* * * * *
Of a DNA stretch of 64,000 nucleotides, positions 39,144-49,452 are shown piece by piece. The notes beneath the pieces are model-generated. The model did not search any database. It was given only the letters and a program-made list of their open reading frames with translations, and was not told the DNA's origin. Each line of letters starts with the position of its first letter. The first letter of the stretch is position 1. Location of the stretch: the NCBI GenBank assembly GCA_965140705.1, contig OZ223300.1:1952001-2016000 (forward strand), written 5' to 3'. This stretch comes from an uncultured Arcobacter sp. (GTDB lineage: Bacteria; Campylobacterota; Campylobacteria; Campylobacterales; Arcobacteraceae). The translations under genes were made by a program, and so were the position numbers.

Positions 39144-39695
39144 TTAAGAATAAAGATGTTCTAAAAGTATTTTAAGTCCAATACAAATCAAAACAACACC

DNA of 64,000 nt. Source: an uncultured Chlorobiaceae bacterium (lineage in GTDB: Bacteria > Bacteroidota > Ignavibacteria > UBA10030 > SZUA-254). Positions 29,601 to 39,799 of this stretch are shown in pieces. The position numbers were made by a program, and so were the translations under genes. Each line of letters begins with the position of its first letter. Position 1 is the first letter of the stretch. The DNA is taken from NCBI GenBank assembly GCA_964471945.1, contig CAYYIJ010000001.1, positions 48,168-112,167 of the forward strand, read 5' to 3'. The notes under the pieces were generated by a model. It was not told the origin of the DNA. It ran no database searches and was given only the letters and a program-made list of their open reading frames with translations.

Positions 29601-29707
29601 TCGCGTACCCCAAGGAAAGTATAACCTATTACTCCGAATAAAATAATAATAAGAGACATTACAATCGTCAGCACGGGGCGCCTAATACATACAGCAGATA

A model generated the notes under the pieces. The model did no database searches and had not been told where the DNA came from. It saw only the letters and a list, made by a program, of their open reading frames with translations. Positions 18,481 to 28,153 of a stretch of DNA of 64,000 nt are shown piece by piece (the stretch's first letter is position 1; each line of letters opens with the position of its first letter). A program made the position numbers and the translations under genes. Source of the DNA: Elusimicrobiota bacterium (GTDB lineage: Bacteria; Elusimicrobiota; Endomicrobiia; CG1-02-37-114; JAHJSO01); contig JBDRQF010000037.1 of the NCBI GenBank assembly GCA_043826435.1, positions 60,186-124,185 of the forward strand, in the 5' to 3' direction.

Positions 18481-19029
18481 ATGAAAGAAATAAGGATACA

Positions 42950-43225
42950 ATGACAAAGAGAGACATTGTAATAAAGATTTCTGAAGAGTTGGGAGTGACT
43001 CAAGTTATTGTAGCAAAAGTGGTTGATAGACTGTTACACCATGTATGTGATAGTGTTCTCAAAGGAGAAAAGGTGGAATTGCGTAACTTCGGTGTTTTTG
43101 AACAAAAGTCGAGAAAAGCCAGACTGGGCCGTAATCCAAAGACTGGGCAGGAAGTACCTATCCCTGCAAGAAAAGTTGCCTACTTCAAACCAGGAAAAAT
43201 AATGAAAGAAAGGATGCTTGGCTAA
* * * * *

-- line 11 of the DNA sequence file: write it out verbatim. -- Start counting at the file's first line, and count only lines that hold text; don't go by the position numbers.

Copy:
42950 ATGACAAAGAGAGACATTGTAATAAAGATTTCTGAAGAGTTGGGAGTGACT